Smoke and Mirrors
What if religion has become a mere illusion?
That seems to be the question that artist Giles Alexander is putting out to the public.
I was taken by the serious and religious undertones in each of his paintings as I walked into the Kristian Pithie Gallery in Richmond.
The exact locations the paintings were depicting eluded me except for the very first painting of the Mezquita-Catedral de Cordoba (Mosque-Cathedral of Cordoba), also known as the Great Mosque of Cordoba, whose ecclesiastical name is the Cathedral of Our Lady of the Assumption.
It was clear that they were all representations of religion.
The exquisite paintings appropriately, I think, were not accompanied with a description. Because they did not need any.
The blurring of the edges, playing the role of the preacher, seduces the viewer to focus on its center, its beliefs. The blurred forms that remain seem to suggest how religion attempts to distort reality or the truth. The perspectives used in the paintings also depict depth. I feel this use of depth was in a way to give a very misleadingly heightened sense of experience. Contrasted with the fact that these spaces remain empty or having no more than ghostly figures, Alexander seems to be rejecting the notion of religious thinking.
This rejection of religion reminded me of The Period of Enlightenment, a period governed by reason and legitimacy, a period that considered the Catholic Church as the enemy. Perusing the price list I received on my arrival, it was easy to be tempted to think that somehow consumerism has to be hiding beneath that serious undertone, that somehow Kelefa Sannet’s ode to hard work in his article ‘Out of the Office’ in the New Yorker can be linked to those exquisite hand painted works suspended on the hand painted walls.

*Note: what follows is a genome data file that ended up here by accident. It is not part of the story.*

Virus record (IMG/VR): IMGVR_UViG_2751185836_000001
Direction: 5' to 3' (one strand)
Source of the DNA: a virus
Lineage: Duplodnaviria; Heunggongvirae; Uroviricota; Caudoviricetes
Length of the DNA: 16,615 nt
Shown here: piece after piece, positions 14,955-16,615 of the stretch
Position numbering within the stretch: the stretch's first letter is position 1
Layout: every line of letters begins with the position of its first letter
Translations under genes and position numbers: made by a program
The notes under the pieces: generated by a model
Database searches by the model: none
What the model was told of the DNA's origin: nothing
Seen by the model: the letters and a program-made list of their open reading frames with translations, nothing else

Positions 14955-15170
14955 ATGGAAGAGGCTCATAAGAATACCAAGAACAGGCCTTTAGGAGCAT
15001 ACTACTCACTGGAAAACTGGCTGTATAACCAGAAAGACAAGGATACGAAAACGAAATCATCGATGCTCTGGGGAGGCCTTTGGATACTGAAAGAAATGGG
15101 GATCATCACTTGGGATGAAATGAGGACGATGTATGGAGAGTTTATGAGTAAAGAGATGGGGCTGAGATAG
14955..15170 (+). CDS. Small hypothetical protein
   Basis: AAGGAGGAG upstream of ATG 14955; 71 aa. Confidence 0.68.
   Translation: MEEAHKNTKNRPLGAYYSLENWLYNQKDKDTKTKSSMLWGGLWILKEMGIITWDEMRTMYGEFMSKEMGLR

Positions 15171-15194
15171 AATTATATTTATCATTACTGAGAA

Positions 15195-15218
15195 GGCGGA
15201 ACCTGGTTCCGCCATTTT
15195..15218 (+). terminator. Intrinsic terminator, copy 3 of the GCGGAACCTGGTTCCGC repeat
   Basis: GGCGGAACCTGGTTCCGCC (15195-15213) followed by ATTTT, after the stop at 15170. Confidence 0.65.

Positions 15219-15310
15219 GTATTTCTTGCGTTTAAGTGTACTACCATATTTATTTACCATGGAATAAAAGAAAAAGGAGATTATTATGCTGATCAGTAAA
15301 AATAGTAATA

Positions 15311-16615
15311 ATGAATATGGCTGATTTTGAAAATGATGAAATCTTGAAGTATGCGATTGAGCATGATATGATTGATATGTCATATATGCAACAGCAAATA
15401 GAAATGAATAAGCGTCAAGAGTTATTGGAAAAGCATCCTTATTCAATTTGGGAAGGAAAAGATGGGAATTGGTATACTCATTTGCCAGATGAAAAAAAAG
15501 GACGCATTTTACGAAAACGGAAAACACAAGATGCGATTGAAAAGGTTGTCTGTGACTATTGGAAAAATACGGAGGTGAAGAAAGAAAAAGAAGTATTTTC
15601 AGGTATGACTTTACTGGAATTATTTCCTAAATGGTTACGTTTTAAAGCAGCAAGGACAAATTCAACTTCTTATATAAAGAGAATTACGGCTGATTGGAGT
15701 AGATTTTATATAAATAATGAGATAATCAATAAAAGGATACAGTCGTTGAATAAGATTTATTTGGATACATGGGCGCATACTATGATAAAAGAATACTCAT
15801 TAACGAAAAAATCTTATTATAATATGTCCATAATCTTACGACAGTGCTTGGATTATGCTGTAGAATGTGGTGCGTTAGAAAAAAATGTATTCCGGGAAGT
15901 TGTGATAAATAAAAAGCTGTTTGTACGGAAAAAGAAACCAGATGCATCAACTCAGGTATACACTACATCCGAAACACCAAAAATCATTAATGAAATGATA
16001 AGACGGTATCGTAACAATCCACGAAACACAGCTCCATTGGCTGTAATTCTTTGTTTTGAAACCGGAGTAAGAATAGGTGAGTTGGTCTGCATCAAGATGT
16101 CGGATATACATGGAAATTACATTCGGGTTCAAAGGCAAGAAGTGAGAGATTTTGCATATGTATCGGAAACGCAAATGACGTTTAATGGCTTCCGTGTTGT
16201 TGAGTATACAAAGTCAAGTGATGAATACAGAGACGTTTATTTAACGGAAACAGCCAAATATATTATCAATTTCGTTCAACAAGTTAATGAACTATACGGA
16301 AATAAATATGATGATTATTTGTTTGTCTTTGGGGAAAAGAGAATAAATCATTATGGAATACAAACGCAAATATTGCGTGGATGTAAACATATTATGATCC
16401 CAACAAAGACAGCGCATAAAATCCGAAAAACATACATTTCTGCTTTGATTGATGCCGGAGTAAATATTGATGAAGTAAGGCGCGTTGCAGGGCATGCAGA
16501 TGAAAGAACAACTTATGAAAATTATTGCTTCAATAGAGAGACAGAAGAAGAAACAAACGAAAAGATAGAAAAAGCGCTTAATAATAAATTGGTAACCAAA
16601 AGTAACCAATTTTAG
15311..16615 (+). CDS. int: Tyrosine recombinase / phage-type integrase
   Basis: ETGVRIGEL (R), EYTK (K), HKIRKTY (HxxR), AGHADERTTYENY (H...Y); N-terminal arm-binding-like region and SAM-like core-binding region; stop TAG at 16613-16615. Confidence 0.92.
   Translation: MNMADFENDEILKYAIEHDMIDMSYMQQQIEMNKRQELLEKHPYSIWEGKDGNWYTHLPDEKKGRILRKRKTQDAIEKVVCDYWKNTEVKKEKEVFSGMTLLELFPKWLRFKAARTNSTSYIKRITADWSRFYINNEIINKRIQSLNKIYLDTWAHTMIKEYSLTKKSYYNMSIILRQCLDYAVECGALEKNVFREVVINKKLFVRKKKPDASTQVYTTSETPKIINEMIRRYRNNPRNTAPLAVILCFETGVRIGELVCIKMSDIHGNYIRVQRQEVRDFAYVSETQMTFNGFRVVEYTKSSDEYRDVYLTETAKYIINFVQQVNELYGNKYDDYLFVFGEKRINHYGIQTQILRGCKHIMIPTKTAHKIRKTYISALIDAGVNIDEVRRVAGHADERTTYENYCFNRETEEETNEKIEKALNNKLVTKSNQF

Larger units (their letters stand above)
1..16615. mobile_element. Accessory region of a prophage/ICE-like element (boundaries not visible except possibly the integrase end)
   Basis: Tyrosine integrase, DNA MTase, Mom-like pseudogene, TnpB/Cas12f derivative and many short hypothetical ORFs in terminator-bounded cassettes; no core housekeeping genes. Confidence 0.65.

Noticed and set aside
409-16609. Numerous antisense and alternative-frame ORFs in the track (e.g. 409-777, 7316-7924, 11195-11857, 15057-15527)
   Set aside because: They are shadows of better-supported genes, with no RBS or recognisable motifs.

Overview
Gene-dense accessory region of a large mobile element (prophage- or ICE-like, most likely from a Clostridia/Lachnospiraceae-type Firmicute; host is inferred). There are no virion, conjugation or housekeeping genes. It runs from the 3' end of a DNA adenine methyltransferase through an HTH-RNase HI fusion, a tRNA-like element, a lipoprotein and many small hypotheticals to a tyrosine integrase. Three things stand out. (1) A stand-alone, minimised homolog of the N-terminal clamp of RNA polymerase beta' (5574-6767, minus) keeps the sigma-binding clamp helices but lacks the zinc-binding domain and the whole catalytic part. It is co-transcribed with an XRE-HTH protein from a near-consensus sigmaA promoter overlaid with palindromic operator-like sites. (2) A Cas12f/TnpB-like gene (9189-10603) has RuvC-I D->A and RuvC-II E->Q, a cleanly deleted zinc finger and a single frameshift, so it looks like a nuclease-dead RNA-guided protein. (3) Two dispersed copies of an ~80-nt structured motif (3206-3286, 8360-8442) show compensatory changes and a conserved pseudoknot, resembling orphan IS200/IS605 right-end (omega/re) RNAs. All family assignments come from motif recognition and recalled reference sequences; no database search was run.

Perhaps Alexander is not just rejecting religion, but also reinterpreting it as consumerism?
A general description of the exhibit included this quote by J. Bronowski in The Ascent of Man (1974):
“The monuments are supposed to commemorate kings and religions, heroes, dogmas, but in the end, the man they commemorate is the builder.”
That quote accompanied by the obviously painstaking and traditional oil technique embraced by Alexander is surely a take on the humanistic pursuits of skill and tradition and how that is threatened by consumerism.
Having a second, third, and fourth look at the paintings, I find the answer staring right at me.
I find my own reflection cast on the glossy resin coating.
Paintings of religion are offered with a price.
Religion is for sale.
Perhaps in a single decision to coat the paintings with glossy resin, Alexander reinterprets rather clearly, religion as consumerism.
But surely there must be more to these paintings than just one reinterpretation?
I found it interesting, despite the reference to religion as a distortion of the truth, that the paintings resembled photographs. In my opinion, a photograph is an image of reality; there is a certain level of truth that a straightforward, untempered photograph can portray. On the other hand, these photograph-like images were accomplished in the most meticulous and orchestrated manner – oil painting.
I struggle to find a conclusion to this whimsical observation. Perhaps Alexander loathes photographers? Perhaps to him, photographs embody consumerism? Perhaps only by hand painting it, can he convince us to worship the humanistic artisan values?
Regardless, this exhibition urges us, very beautifully, to rethink what exactly are we worshipping.
And is worship and religion all just smoke and mirrors?
I hope we can all ask ourselves the same fair questions.